Tompkins hoped to make the Braves staff as a reliever. “I’ve rubbed elbows with enough major leaguers to be one myself. Now, I think it’s time I made it,” he said. It wasn’t meant to be with the Braves, though. Tompkins was assigned to Triple-A Richmond, where he relieved in 31 of his 36 appearances and struggled to a 4.93 ERA. He was then traded to the Kansas City Royals in October of 1969 for pitcher Dave Wickersham. He failed to make the Royals in the spring of 1970 and was returned to the Braves in early April. After 12 appearances with Richmond, the Braves sent him to Portland, the Triple-A affiliate of the Milwaukee Brewers in the Pacific Coast League. He pitched well in relief to close out the season and was claimed by the Chicago Cubs in the minor-league draft in December of 1970. And the Cubs… kept Tompkins on the major-league roster for all of 1971.
A Richmond newspaper wrote, “It was a big laugh that the Cubs drafted Ron Tompkins, one of the real nice guys in baseball but a sore-armed pitcher.” Tompkins had that blurb taped to his locker for spring training in 1971 whenever he needed a little motivation to do his best. He had switched his delivery from an overhand thrower to a submarine pitcher, which meant less stress on his sore arm. He pitched well in spring training and impressed Cubs manager Leo Durocher enough to make the Opening Day roster. Tompkins struggled in his first few outings but allowed just 2 earned runs in 7 appearances in May. Soon, he became one of the top relievers on the Cubs staff. He recorded 3 saves in the month of June. The first one, against Cincinnati on June 2, involved him throwing 2 perfect innings. Only one ball left the infield, and Tompkins retired his fellow Top Rookie, Bench, on a grounder to shortstop. (Bench may be the more famous name on their shared baseball card, but he was 0-for-2 lifetime against Tompkins with a walk.)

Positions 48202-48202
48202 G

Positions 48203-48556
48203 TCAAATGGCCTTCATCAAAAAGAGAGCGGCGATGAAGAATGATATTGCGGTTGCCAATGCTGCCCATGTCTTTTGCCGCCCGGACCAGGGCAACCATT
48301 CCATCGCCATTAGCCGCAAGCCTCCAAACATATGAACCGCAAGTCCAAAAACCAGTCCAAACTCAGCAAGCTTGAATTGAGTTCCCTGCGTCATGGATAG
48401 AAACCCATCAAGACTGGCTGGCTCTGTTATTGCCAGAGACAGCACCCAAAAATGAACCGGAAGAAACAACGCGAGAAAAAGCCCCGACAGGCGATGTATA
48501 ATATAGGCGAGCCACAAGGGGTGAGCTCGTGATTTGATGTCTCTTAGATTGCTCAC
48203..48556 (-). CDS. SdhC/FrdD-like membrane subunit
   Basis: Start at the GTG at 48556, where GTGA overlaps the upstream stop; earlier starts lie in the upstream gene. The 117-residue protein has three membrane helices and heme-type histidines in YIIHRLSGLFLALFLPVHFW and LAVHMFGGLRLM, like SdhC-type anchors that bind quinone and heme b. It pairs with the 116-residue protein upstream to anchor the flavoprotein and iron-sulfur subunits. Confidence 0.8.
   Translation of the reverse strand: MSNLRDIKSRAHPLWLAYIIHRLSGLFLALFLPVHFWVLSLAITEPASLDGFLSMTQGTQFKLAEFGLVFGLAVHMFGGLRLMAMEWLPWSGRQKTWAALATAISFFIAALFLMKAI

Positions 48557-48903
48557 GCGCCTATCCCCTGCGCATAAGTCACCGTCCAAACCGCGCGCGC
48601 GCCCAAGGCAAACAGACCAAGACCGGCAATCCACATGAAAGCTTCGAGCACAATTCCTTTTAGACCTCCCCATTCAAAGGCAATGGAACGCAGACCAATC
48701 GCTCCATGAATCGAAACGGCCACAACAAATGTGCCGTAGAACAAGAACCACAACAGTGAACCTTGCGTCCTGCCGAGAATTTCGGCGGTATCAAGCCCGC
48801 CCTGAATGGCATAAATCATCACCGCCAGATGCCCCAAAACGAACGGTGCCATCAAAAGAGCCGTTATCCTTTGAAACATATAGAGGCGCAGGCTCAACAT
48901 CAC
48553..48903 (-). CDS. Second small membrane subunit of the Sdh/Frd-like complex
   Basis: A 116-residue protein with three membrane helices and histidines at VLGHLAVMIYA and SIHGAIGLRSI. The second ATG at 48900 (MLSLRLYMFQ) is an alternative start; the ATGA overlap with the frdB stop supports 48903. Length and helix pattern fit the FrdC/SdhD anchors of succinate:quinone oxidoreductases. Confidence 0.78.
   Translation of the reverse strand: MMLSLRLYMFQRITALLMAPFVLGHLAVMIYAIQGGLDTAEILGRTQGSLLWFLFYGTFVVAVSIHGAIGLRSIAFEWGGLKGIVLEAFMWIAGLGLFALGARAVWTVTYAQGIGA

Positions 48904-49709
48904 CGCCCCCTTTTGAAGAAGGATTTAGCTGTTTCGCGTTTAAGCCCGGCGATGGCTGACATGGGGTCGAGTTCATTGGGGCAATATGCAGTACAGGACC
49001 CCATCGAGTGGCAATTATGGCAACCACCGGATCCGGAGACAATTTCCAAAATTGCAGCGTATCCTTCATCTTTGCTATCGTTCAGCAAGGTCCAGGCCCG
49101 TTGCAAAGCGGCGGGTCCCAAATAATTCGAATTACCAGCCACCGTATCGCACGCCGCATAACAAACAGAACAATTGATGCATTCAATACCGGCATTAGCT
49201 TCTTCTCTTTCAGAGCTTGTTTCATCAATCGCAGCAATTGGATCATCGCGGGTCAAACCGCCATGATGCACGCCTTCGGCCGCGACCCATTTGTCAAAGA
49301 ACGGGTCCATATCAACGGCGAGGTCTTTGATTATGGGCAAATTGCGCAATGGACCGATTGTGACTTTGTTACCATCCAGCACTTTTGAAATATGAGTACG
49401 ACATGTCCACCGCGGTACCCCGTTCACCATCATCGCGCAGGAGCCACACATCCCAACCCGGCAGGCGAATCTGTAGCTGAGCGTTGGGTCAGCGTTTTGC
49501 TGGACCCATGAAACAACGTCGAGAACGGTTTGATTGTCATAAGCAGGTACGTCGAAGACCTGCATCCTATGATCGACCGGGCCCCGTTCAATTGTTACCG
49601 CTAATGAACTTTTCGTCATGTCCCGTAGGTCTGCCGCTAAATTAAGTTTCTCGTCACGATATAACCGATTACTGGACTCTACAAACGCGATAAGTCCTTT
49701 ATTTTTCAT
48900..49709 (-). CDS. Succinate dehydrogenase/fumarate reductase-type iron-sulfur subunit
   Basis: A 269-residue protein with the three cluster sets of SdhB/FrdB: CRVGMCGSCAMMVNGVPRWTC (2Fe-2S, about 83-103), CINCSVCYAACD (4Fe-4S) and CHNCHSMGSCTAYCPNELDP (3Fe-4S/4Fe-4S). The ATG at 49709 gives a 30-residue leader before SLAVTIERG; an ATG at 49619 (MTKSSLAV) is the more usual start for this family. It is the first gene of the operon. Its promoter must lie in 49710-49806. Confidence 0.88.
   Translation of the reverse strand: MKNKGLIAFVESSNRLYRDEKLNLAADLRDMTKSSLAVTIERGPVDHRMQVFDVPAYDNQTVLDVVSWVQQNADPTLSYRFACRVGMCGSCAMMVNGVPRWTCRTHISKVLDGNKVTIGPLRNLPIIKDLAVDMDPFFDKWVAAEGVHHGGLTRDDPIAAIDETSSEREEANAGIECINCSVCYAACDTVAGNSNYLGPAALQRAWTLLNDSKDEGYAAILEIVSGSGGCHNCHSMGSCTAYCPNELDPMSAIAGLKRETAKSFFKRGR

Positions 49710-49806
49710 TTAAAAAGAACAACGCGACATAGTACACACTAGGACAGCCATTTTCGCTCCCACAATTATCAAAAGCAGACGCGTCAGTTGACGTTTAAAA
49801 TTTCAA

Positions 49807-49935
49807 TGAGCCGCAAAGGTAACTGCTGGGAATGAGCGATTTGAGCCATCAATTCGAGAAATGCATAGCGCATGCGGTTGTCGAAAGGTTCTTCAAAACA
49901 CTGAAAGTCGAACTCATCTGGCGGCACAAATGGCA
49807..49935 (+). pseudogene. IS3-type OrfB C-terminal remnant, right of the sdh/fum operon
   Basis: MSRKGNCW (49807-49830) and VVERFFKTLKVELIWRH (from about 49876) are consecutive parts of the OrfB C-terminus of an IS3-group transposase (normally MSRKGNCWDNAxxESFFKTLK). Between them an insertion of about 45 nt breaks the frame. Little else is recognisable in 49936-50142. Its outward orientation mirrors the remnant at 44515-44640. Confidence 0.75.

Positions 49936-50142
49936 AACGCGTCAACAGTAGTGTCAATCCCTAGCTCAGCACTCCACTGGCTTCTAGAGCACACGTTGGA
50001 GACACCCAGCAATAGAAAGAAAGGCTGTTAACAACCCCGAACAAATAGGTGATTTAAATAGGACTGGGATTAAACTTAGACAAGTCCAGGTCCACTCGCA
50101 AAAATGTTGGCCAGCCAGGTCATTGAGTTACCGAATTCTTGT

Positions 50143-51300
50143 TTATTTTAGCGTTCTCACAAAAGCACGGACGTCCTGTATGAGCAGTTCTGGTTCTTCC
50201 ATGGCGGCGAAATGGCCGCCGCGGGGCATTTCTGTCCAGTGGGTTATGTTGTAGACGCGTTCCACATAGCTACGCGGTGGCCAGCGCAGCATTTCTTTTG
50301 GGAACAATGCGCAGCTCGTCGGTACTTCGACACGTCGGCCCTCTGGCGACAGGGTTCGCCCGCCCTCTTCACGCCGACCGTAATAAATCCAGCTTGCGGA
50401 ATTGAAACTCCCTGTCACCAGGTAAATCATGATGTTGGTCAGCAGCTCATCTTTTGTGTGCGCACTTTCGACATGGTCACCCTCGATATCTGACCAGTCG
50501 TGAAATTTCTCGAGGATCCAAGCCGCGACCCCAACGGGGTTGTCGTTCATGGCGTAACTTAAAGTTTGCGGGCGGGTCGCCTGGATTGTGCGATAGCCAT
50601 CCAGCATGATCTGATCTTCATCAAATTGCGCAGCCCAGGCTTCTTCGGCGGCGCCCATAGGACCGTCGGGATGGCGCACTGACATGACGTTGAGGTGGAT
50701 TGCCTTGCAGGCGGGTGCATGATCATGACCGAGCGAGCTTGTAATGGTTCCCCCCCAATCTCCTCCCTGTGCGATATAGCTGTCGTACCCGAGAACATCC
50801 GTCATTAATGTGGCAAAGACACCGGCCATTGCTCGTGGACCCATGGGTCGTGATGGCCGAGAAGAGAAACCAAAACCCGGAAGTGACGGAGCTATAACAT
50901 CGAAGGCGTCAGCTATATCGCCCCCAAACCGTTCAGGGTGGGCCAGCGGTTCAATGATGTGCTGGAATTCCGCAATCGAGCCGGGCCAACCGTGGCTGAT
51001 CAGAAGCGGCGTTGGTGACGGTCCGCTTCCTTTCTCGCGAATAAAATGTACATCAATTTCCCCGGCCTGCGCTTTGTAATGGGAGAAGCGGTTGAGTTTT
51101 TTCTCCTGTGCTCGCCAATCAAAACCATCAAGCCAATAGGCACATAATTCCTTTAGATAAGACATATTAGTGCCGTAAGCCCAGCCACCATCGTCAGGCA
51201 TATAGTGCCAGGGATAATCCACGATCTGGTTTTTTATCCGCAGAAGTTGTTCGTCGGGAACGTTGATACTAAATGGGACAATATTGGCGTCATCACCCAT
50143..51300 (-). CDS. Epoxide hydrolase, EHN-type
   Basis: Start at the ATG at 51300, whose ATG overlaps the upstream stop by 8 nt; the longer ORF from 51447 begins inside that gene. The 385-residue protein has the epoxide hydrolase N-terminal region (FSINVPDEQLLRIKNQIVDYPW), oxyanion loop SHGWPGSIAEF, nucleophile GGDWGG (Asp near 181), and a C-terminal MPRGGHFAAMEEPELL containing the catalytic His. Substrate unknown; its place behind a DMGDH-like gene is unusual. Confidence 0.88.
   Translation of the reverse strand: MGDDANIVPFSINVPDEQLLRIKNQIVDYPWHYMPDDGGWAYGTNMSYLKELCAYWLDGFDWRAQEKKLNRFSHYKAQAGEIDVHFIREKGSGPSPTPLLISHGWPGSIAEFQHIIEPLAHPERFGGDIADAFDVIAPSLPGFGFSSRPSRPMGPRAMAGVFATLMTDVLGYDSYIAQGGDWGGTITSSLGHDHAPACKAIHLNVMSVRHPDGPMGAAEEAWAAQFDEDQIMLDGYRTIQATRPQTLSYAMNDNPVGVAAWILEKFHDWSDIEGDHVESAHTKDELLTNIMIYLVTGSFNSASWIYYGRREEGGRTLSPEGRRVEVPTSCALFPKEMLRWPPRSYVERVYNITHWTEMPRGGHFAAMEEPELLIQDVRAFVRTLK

Tompkins struggled a bit as the summer wore on. Given the fickle nature of his manager, he soon found himself in Durocher’s doghouse and pitched sparingly in July and August. Still, the year was a validation of sorts. “I had been in baseball for several years, and I had always wondered what I could do against major-league hitters,” Tompkins explained in August. “Well, early in the season I was the No. 1 in the bullpen and I was getting people out. I proved to my own satisfaction that I could pitch up here.”